Digital modeling of pterosaurs (Henderson 2010)

Yesterday, and the day before, we reviewed Hone and Henderson (2013) who conducted computational experiments with four misbegotten digital pterosaur models (Fig. 1). They reported that pterosaurs were unlikely floaters that would have struggled to keep their noses above the surface and so risked drowning, despite their air-filled skeletons.

Jurassic Park 3 logo, including a nice Pteranodon in ventral view with narrow chord wings.

After seeing Jurassic Park I, II and III, many readers may think that digital modeling with computers has already reached some sort of acme, able to accurately model these reptiles with ultra-precision. Unfortunately, when it comes to academic publication, that’s not always the case. And yet such works as Hone, Sullivan and Bennett (2009), Henderson (2010) and Hone and Henderson (2013) continue to be published.

Bring up the quality please
I have no beef with digital models, but the quality has to be there. The last time I saw Hone present a digital model it was for a sabertooth paw built with digital cylinders designed to discredit PILs (Hone, Sullivan and Bennett 2009, Fig. 1). These cylinders did not echo the real bone configurations. Taking up this challenge (Peters 2010) used a real sabertooth paw (Fig. 1) and found PILs, as anyone can.

Figure 1. Above: A digital Smilodon pes created by Hone, Sullivan and Bennett. This is a poor substitute for a tracing of the real Smilodon manus and pes, with naturally flexed and extended phalanges and complete PILs added. Lesson: try to avoid digital models until the accuracy rises to the occasion.

Figure 1. Above: A digital Smilodon pes created by Hone, Sullivan and Bennett.
This is a poor substitute for a tracing of the real Smilodon manus and pes, with naturally flexed and extended phalanges and complete PILs added. Lesson: try to avoid digital models until the accuracy rises to the occasion. Due to these flexions and extensions, cat paws are more of a 3D problem in PILs, rather than the more typical planar configuration.

In similar fashion,
Henderson’s (2010) digital model of Quetzalcoatlus (Fig. 3) has been wisely criticized as also being inaccurate*. It’s as if he did not pay any attention to the bones and soft tissues preserved and the implications those have for muscle masses, especially those of the hind limb. In other words, Henderson seems to have skipped a very important step: start with the bones and create an accurate reconstruction on paper before going digital. The same holds true for his Rhamphorhynchus (Fig. 2).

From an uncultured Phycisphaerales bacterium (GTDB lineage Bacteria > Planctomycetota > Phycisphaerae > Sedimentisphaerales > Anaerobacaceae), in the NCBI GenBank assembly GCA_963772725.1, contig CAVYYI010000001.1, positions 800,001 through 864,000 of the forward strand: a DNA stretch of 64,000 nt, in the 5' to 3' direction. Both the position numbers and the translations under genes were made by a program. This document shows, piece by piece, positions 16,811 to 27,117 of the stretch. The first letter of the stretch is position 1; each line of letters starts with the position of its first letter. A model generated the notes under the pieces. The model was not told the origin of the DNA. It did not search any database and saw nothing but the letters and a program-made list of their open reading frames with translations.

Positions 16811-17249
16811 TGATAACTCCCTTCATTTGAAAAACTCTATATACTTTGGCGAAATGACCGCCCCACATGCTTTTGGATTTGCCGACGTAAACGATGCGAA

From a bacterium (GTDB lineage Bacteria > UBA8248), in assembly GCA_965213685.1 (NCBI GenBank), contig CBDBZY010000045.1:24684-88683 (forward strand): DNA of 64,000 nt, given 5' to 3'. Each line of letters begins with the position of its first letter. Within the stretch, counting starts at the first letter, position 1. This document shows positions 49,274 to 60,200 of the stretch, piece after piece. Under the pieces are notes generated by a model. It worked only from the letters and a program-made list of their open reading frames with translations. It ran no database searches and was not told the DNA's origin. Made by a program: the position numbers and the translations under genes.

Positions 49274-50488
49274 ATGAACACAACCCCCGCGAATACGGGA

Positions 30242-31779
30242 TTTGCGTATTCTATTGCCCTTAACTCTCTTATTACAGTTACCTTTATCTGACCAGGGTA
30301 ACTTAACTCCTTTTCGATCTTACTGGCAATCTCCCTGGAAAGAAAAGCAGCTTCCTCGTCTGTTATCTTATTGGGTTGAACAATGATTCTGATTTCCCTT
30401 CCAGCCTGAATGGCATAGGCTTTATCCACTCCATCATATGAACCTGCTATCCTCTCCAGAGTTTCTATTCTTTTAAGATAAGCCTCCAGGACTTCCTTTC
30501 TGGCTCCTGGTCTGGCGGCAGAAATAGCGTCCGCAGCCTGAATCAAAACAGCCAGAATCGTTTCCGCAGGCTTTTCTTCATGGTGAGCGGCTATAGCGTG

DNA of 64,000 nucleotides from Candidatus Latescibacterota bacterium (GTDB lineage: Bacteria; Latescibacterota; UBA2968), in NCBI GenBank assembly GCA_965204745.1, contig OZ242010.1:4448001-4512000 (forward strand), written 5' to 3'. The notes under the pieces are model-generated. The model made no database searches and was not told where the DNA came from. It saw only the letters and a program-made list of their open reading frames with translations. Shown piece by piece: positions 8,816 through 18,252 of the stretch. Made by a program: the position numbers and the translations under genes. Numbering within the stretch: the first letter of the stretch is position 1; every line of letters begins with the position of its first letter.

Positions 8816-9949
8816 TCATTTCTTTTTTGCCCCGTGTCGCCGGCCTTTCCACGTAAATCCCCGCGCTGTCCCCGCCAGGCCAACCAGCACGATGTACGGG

Figure 2. Henderson (2010) modeled Rhamphorhynchus with a deep chord wing, tiny thighs and shallow pelvic area and an inflexible neck, all inaccurate based on reconstructing the bones.

Figure 2. Henderson (2010, above left) modeled Rhamphorhynchus with a deep chord wing, tiny thighs and shallow pelvic area and an inflexible neck, all inaccurate based on reconstructing the bones (lower and at right). Perhaps of more importance to the floating argument, the phalanges are too slender in the Henderson model, so yes, they would make less efficient pontoons in that model.

 

Figure 2. Quetzalcoatlus recreated as a digital model by Henderson 2010 compared to a bone reconstruction. No wonder the results were odd. The math was wrong.

Figure 3. Quetzalcoatlus recreated as a digital model by Henderson 2010 compared to a bone reconstruction. No wonder the results were odd. The geometry and the math had no chance of being correct with such a wrong reconstruction.

I have no trouble with those who make 3D reconstuctions digitally. I think that’s the wave of the future. I do have a problem with those who claim they are accurate when they are not. And likewise I have a problem with referees and colleagues who give a green light to these little monsters, permitting these pterosaur experts to disfigure pterosaurs.

* from Wikipedia/Quetzalcoatlus: “Henderson’s work was further criticized by Habib, who pointed out that although Henderson used excellent mass estimations, they were based on outdated pterosaur models,”

References
Henderson, DM.  2010. Pterosaur body mass estimates from three-dimensional mathematical slicing, Journal of Vertebrate Paleontology, 30(3):768-785.
Hone DWE, Sullivan C, Bennett SC 2009. Interpreting the autopodia of tetrapods: interphalangeal lines hinge on too many assumptions.Historical Biology (Impact Factor: 1.19). 03/2009; 21:67-77. DOI:10.1080/08912960903154503
Hone DWE, Henderson DM 2013. The posture of floating pterosaurs: Ecological implications for inhabiting marine and freshwater habitats, Palaeogeography, Palaeoclimatology, Palaeoecology (2013 accepted manuscript), doi: 10.1016/j.palaeo.2013.11.022
Peters, D. 2010. In defence of parallel interphalangeal lines. Historical Biology iFirst article, 2010, 1–6 DOI: 10.1080/08912961003663500

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